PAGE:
Snowy’s highest power station to reach new heights


Snowy Hydro, working with Andritz Hydro, is about to commence detailed design work for the replacement of the generator in unit one at Guthega Power Station. After more than 60 years of reliable operation this is the first time any generator across the Snowy Scheme has needed to be replaced.

The generator is connected to the turbine and is the part of the machine that converts the power produced by the spinning turbine into electrical energy for consumers. This project is certainly not your average flat pack. The generator will be assembled from thousands of individual pieces and weighing in at 230 tonnes it will need specialised trucks and trailers to get it on site.

Paul Broad, CEO of Snowy Hydro said this $13 million replacement project was the latest example of the company’s strategic investment in the Snowy Scheme.

“It’s not just Guthega Power Station we’re investing in. We have a thorough asset maintenance and modernisation program that upgrades our power stations and the water infrastructure across the Snowy Scheme.

“We’ve undertaken asset improvements that have actually increased the Scheme’s total generation capacity”.

“We’ve also implemented new technologies that allow us to start our generators faster, respond more quickly to changing market conditions and run our power stations remotely through our central control centre”, Mr Broad said.

The new generator will have a higher design rating (40 megawatts) than the existing unit to match the previously upgraded turbine. Every generator across the Scheme can be used independently and therefore each unit wears differently and is replaced based on its condition rather than age.

After undertaking a competitive tender process Snowy Hydro appointed Andritz Hydro to undertake the design, fabrication, install and commissioning of the generator. Andritz Hydro is a global supplier of electromechanical systems and services for hydropower plants and hydraulic power generation. The detailed design process and unit fabrication is expected to take around 12 months.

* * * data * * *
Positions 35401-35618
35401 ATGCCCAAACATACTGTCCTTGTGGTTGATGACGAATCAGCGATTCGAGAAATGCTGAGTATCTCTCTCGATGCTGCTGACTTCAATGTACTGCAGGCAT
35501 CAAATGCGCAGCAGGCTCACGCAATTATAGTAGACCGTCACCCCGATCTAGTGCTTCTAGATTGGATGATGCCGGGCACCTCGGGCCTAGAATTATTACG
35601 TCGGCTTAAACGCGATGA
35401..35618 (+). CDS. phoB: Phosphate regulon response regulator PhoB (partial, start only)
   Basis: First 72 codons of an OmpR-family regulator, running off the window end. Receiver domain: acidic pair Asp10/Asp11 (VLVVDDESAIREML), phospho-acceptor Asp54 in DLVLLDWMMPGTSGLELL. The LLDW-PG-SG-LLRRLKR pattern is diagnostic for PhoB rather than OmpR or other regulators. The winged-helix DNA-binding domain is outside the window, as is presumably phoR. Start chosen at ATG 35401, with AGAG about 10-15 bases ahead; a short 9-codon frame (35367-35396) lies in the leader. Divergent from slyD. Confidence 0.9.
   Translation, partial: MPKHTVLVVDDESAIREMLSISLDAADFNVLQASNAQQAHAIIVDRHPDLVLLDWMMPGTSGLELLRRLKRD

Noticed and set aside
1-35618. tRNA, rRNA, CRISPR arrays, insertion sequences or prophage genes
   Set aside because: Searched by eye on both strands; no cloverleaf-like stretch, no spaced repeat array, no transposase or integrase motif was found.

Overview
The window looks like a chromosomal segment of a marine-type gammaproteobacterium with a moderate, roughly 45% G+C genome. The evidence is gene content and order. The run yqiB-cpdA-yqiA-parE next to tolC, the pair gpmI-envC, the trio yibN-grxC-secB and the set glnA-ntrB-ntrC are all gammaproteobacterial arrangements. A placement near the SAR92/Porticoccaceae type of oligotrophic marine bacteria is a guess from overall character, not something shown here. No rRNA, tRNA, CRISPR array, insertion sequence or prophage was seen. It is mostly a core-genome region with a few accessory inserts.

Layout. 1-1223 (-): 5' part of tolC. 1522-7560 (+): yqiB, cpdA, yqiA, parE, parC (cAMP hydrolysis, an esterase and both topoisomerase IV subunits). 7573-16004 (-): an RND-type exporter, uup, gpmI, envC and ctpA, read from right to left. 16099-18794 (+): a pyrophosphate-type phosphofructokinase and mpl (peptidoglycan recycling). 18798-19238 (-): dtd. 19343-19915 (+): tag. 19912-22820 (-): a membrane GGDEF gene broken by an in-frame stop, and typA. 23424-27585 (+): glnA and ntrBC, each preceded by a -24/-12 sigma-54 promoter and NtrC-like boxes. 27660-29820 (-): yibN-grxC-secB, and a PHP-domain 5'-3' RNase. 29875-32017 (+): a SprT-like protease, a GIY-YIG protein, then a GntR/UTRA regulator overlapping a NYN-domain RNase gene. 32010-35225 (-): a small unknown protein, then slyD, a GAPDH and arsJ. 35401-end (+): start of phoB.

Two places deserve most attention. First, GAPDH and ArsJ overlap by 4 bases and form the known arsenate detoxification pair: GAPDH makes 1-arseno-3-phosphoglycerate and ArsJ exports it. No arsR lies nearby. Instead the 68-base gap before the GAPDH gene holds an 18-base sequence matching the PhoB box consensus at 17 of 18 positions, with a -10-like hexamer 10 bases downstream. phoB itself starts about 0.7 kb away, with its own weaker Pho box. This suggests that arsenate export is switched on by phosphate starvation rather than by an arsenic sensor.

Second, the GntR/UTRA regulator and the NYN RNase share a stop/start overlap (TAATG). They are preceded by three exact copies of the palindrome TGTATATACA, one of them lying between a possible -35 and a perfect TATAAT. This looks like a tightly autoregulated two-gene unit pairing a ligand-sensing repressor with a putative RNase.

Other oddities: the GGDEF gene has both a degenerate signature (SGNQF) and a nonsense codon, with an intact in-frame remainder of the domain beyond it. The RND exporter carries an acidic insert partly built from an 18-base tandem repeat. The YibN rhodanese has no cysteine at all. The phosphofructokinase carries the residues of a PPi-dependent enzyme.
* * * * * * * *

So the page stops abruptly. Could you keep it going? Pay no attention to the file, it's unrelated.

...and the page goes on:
The Guthega Power Station houses two 30MW hydro-electric generating units and was the first power station built with construction starting in 1951. It’s on the Snowy River, just 12 kilometres from the summit of Mount Kosciuszko and sitting at 1330 metres above sea level, it is the highest power station in the Snowy Scheme.

Media contact: Stephanie McKew – General Manager, Corporate Affairs & Media 0409 298 757


Asset Inspection & Maintenance


Snowy Hydro is again trialling the use of unmanned submersible vehicles to monitor the condition of hard to access Scheme assets.

While the Snowy Scheme is one of the civil engineering wonders of the modern world, many of its assets are difficult to reach due to the Snowy Mountains terrain and the challenges associated with the sheer volume of water flowing through the Scheme.

With the help of Perth-based company Synaya, the Civil Engineering and Dam Safety team are using a Mini Remotely Operated Vehicle (ROV) to conduct inspections of some of our hard to access assets, such as the Guthega Surge Tank and Island Bend intake structure.

The ROV is a small, submersible vehicle operated from the surface of the water via a tether.  Equipped with miniature high-resolution cameras, lights and video recording equipment, they can be used to assess the condition of underwater civil assets.  The information they collect determines future inspection frequencies, maintenance requirements and accurate scoping of projects.

The Mini-ROV, a Seabotix LVB150 weighing approximately 12 kilograms, was used as part of a successful trial where a variety of tests were performed to assess its manoeuvrability, visibility and access.  Results showed that these observation vehicles reduce the safety risk to staff by eliminating the need for someone to physically enter tunnels for inspections, reduce the environmental impact associated with dewatering assets and they also reduce the need for extensive outage times.

It also provides access to extensive visual data, which can be referenced in the future to more accurately assess what stage of the asset’s lifecycle it’s in.

Using technology of this kind is not new for Snowy Hydro; in 2013, we used a larger unmanned underwater vehicle to inspect multiple tunnels within the Scheme for maintenance.  We were awarded an Australian Business Award for Innovation and also broke a world record for the longest, unmanned underwater tunnel inspection. We have also trialled the use of unmanned aerial vehicles, or drones, to inspect our assets from the air.

In future, this unmanned technology will continue to be used to inspect difficult to access assets of the Scheme ensuring the safety of our people and keeping our assets in peak condition.